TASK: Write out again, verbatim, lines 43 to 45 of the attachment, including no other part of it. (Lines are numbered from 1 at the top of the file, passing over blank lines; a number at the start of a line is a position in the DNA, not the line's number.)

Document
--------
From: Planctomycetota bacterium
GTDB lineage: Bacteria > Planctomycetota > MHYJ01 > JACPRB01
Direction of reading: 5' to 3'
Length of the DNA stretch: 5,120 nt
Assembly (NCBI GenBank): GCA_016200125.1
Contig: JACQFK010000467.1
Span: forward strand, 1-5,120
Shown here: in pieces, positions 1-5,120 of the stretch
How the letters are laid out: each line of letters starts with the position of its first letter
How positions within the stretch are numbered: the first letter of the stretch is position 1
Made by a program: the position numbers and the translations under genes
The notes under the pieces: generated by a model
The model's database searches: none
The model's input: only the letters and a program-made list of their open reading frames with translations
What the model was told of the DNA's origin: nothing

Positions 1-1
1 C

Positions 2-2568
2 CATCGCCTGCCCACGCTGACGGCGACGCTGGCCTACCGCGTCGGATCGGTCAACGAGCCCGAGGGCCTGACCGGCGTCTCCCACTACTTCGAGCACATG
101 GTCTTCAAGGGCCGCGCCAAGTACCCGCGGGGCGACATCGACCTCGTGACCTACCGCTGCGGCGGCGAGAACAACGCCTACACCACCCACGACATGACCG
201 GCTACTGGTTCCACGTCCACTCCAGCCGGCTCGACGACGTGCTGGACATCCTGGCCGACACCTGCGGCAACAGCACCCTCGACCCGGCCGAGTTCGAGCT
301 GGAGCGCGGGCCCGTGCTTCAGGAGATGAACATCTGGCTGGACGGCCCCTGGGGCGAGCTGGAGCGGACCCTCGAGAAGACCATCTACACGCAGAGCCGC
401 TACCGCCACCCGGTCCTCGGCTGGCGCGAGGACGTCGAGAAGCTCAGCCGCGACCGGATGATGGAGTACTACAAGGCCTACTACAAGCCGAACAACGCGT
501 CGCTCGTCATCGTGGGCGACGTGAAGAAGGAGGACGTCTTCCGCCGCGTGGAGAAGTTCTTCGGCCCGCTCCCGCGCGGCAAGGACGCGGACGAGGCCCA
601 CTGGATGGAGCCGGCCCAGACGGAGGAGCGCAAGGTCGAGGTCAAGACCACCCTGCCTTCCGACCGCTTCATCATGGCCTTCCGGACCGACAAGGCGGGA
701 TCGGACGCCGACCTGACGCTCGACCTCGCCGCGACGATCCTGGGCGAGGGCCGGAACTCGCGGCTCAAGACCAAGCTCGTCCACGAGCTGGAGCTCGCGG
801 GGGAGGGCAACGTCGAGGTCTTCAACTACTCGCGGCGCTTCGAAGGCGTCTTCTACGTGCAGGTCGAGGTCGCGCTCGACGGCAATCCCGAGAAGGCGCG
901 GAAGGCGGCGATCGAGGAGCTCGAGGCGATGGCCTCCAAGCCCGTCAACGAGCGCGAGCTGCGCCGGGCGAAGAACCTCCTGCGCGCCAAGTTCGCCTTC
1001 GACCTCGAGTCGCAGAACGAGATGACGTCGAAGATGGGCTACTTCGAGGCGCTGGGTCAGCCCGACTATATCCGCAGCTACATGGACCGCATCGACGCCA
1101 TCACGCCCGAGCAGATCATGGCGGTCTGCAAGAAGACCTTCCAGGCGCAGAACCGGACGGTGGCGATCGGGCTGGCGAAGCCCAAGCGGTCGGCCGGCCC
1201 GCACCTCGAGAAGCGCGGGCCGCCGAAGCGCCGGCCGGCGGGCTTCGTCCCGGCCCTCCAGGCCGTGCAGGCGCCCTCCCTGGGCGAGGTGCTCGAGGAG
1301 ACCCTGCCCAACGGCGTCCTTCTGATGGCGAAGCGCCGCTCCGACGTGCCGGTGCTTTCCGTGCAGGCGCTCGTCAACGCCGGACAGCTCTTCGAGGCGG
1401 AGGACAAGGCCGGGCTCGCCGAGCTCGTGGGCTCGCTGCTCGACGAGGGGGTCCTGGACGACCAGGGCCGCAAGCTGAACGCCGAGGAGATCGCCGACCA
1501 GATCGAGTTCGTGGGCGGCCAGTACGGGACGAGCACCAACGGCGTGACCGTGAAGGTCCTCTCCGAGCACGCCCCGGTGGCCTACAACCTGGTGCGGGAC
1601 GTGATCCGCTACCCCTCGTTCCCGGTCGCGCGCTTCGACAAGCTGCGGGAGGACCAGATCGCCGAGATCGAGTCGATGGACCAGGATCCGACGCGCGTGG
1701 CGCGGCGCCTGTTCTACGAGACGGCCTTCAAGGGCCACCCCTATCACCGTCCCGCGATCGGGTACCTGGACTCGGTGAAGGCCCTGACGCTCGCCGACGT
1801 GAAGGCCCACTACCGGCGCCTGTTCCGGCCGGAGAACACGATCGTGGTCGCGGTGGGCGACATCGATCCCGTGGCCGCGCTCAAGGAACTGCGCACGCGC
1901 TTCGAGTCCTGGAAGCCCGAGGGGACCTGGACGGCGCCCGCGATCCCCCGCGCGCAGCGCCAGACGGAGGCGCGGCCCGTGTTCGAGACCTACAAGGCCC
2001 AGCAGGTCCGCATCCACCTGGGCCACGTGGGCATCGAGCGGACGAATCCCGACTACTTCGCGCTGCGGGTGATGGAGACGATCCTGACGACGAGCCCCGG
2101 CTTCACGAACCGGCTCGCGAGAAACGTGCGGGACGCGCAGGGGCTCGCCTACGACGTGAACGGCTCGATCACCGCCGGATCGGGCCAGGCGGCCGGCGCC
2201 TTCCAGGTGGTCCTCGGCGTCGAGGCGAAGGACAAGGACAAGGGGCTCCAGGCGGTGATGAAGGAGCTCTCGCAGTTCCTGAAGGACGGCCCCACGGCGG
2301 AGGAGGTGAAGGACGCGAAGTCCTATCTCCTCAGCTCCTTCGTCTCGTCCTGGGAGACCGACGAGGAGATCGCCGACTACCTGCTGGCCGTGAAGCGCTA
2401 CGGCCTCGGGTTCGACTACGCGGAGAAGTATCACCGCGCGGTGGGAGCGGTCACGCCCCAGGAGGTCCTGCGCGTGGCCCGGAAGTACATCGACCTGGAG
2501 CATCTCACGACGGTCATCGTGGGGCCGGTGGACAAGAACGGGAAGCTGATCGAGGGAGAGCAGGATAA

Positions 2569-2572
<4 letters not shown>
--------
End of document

2401 CGGCCTCGGGTTCGACTACGCGGAGAAGTATCACCGCGCGGTGGGAGCGGTCACGCCCCAGGAGGTCCTGCGCGTGGCCCGGAAGTACATCGACCTGGAG
2501 CATCTCACGACGGTCATCGTGGGGCCGGTGGACAAGAACGGGAAGCTGATCGAGGGAGAGCAGGATAA

Positions 2569-2572